Michael Powell used to be the head of the FCC. Now he's the cable operators' chief lobbyist. In a recent speech, he admitted that the cable operators' long-running push for caps on data-usage had nothing to do with congestion, which isn't really a problem for them. Instead, they pursued data-caps as a way of making more money from their customers.
Powell dressed this "making more money" stuff as fairness, as in "it's only fair that people who use more should pay more." But the cable operators have a curious relationship with "fairness" -- it's fair to charge you through the nose for being a "heavy" Internet user, but the people who only need the net to download an email or two a day aren't being offered the "fair" data-rate of a couple bucks a month.
National Cable and Telecommunications Association president Michael Powell told a Minority Media and Telecommunications Association audience that cable's interest in usage-based pricing was not principally about network congestion, but instead about pricing fairness...Asked by MMTC president David Honig to weigh in on data caps, Powell said that while a lot of people had tried to label the cable industry's interest in the issue as about congestion management. "That's wrong," he said. "Our principal purpose is how to fairly monetize a high fixed cost."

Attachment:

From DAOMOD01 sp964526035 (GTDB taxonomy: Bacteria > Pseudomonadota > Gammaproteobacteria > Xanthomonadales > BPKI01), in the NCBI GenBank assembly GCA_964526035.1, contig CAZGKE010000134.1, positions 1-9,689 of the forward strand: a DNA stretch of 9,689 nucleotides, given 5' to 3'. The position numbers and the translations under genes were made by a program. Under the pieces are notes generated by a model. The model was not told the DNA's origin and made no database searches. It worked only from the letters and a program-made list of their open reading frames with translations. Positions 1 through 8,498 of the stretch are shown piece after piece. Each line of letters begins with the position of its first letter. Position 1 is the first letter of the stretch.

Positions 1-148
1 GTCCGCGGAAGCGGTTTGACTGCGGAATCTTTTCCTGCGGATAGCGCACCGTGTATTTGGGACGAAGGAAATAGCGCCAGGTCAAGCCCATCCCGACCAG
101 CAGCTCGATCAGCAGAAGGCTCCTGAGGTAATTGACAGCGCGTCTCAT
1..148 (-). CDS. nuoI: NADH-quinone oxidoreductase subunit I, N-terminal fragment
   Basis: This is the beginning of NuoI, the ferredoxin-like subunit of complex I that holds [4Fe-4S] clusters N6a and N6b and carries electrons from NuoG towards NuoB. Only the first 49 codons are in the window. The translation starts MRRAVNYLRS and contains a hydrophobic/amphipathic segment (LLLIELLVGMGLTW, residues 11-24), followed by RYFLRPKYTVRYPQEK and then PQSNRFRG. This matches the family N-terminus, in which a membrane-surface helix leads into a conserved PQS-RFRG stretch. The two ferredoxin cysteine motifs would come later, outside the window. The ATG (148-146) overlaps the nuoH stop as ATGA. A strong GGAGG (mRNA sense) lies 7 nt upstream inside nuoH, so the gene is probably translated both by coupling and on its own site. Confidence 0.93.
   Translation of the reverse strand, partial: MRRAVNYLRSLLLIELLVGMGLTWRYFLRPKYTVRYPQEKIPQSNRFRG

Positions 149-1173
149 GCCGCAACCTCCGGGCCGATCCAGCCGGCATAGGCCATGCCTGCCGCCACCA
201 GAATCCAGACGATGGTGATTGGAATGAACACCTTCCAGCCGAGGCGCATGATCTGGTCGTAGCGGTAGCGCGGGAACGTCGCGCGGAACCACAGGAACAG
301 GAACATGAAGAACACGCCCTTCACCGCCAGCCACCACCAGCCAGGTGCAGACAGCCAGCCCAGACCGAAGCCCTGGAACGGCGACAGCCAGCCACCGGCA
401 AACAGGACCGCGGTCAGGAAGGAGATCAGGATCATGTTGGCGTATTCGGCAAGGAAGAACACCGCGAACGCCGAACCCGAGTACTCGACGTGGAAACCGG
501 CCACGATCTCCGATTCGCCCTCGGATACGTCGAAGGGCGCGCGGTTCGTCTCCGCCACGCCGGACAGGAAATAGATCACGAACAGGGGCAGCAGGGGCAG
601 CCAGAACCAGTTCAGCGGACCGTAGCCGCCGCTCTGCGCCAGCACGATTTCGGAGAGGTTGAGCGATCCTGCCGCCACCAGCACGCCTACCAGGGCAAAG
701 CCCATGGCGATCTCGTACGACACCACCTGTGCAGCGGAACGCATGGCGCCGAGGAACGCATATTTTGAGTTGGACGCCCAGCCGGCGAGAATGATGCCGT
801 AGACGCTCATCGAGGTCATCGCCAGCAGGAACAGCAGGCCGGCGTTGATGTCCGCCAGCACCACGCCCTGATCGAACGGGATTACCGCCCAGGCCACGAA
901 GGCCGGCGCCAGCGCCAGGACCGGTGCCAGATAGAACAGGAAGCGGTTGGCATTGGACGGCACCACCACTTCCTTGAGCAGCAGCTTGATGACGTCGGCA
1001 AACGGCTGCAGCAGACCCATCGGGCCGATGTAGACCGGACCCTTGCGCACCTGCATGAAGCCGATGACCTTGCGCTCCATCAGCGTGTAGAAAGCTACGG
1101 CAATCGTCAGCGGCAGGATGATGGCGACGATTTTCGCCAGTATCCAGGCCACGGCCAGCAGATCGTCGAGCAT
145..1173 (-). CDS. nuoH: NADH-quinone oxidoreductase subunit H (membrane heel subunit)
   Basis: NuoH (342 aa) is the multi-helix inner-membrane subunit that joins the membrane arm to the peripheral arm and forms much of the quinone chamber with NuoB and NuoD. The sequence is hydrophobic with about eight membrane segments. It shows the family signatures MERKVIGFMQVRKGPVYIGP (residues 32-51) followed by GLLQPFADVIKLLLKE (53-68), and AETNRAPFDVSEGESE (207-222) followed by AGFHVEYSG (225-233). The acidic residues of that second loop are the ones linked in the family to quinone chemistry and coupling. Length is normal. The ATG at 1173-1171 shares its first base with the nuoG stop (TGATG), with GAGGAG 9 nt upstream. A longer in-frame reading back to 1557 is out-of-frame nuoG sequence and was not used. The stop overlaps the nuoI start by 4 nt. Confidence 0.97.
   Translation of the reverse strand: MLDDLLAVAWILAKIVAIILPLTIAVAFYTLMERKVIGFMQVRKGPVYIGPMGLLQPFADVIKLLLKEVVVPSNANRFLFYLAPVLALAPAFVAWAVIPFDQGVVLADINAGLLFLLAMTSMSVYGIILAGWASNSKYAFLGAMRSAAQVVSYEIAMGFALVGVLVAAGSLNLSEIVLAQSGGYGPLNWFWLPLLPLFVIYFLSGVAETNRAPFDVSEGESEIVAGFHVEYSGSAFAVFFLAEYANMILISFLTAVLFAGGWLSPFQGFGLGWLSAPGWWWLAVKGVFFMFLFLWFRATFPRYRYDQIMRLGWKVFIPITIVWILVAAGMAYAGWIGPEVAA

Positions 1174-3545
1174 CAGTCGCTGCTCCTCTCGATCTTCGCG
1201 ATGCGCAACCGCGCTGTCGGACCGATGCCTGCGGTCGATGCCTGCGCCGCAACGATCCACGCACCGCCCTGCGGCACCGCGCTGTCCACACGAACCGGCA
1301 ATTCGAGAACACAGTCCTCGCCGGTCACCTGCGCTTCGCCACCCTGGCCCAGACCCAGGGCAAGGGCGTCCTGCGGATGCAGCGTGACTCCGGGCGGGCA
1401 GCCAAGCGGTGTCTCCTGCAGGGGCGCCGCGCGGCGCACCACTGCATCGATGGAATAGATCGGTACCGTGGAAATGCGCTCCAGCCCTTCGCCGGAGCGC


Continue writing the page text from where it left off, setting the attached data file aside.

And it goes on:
Except the argument that usaged pricing is about fairness has been just as repeatedly debunked. If usage caps were about "fairness," carriers would offer the nation's grandmothers a $5-$15 a month tier that accurately reflected her twice weekly, several megabyte browsing of the Weather Channel website. Instead, what we most often see are low caps and high overages layered on top of already high existing flat rate pricing, raising rates for all users. Does raising rates on a product that already sees 90% profit margins sound like "fairness" to you?
Another favorite industry argument is that providing broadband is so expensive for a carrier, the flat rate pricing model simply isn't sustainable, but that's also debunked if you eyeball quarterly earnings from any of the major broadband players. Yet another argument is that carriers are just "being creative" with pricing, but so far consumer wallets aren't feeling the creativity. What the industry's really doing is using the benefit of uncompetitive markets to price gouge customers, though Mike Powell obviously isn't paid to acknowledge that kind of reality at a press event.
Cable Industry Finally Admits Caps Not About Congestion [Karl Bode/DSL Report]
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